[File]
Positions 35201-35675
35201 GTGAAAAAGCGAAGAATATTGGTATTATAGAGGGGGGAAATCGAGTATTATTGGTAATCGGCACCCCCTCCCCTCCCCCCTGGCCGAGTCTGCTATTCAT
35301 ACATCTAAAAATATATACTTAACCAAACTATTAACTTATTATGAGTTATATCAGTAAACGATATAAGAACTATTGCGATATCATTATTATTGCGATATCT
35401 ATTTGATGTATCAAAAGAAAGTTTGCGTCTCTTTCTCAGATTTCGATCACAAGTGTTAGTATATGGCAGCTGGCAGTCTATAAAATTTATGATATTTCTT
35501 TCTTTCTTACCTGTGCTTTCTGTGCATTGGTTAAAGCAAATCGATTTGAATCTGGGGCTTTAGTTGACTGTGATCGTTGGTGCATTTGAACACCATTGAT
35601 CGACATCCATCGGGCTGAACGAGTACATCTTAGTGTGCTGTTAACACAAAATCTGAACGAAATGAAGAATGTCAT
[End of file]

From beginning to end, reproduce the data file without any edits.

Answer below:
Positions 35201-35675
35201 GTGAAAAAGCGAAGAATATTGGTATTATAGAGGGGGGAAATCGAGTATTATTGGTAATCGGCACCCCCTCCCCTCCCCCCTGGCCGAGTCTGCTATTCAT
35301 ACATCTAAAAATATATACTTAACCAAACTATTAACTTATTATGAGTTATATCAGTAAACGATATAAGAACTATTGCGATATCATTATTATTGCGATATCT
35401 ATTTGATGTATCAAAAGAAAGTTTGCGTCTCTTTCTCAGATTTCGATCACAAGTGTTAGTATATGGCAGCTGGCAGTCTATAAAATTTATGATATTTCTT
35501 TCTTTCTTACCTGTGCTTTCTGTGCATTGGTTAAAGCAAATCGATTTGAATCTGGGGCTTTAGTTGACTGTGATCGTTGGTGCATTTGAACACCATTGAT
35601 CGACATCCATCGGGCTGAACGAGTACATCTTAGTGTGCTGTTAACACAAAATCTGAACGAAATGAAGAATGTCAT